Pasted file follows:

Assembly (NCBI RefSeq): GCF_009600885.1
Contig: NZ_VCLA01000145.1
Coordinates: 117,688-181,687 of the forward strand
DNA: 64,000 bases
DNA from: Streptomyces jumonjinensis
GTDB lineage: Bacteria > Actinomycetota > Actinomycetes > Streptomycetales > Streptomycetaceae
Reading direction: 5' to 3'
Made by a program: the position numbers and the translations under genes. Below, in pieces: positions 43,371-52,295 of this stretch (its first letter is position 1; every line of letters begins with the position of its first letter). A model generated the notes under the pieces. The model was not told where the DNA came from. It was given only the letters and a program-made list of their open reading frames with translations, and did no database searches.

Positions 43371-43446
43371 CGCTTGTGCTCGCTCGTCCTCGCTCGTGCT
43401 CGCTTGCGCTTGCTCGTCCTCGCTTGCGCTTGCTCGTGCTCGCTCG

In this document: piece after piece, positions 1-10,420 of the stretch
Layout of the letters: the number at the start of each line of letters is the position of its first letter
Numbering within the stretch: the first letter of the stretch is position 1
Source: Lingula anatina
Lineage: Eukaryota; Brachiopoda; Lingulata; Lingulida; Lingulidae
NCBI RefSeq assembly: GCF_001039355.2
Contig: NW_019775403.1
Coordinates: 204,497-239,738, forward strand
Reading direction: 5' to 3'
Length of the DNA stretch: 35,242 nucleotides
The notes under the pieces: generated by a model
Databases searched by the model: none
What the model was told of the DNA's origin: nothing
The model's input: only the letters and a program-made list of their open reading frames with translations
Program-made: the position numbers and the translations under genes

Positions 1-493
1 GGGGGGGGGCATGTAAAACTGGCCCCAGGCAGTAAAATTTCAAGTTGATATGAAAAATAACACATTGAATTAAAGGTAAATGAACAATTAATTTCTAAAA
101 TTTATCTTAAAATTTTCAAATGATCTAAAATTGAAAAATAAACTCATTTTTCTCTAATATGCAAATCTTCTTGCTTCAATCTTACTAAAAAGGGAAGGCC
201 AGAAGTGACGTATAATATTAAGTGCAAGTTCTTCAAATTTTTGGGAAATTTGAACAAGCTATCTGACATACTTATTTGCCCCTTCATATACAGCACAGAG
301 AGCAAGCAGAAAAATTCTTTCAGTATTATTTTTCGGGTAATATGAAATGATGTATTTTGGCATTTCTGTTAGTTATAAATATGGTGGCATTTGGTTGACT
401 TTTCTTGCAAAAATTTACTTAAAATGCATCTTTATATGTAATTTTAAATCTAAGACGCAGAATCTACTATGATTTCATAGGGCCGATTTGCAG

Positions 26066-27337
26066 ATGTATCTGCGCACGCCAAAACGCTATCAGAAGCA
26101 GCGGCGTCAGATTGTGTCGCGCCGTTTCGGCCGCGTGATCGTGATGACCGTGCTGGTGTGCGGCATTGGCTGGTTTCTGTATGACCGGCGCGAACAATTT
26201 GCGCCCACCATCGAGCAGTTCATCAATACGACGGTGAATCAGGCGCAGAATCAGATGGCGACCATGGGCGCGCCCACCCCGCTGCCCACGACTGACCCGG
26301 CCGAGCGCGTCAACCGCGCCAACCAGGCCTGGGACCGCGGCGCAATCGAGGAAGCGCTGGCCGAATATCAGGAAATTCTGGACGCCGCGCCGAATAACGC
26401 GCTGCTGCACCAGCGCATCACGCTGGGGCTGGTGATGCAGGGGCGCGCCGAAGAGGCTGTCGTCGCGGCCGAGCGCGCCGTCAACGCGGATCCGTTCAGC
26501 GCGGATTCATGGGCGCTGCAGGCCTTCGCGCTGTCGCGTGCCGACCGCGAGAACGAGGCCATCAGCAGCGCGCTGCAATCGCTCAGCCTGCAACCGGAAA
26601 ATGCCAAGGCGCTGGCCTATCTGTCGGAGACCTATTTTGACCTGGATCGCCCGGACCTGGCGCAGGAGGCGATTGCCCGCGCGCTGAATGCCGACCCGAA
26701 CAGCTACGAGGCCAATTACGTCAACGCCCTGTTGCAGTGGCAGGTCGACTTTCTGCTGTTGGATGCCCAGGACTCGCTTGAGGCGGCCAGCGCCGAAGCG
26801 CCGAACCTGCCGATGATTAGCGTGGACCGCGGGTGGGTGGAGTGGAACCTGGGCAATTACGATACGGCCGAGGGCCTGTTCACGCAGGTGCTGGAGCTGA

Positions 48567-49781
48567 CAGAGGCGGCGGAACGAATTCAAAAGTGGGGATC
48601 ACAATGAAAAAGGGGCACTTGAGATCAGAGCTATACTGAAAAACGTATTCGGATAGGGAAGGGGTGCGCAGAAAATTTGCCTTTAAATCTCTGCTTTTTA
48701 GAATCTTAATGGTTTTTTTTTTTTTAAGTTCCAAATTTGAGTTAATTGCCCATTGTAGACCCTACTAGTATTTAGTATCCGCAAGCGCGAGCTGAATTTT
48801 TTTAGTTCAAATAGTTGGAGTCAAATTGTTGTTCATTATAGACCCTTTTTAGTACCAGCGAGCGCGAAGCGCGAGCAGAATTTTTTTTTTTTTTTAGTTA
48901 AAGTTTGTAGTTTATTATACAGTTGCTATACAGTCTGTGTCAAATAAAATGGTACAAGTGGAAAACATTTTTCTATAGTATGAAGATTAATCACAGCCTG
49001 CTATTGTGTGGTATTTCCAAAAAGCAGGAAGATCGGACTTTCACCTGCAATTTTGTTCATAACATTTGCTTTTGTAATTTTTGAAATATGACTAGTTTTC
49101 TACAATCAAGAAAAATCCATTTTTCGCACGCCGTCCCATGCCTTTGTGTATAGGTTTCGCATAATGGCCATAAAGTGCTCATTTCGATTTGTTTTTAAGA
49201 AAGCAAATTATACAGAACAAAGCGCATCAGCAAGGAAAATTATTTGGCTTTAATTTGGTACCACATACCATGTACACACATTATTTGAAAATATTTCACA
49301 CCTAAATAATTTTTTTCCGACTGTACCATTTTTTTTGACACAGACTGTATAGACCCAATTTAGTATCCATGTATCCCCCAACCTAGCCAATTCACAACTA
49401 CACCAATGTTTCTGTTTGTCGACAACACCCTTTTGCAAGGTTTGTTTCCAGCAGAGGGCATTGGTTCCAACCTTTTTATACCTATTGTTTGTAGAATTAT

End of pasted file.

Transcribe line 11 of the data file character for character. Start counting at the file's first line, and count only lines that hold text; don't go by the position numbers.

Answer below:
43401 CGCTTGCGCTTGCTCGTCCTCGCTTGCGCTTGCTCGTGCTCGCTCG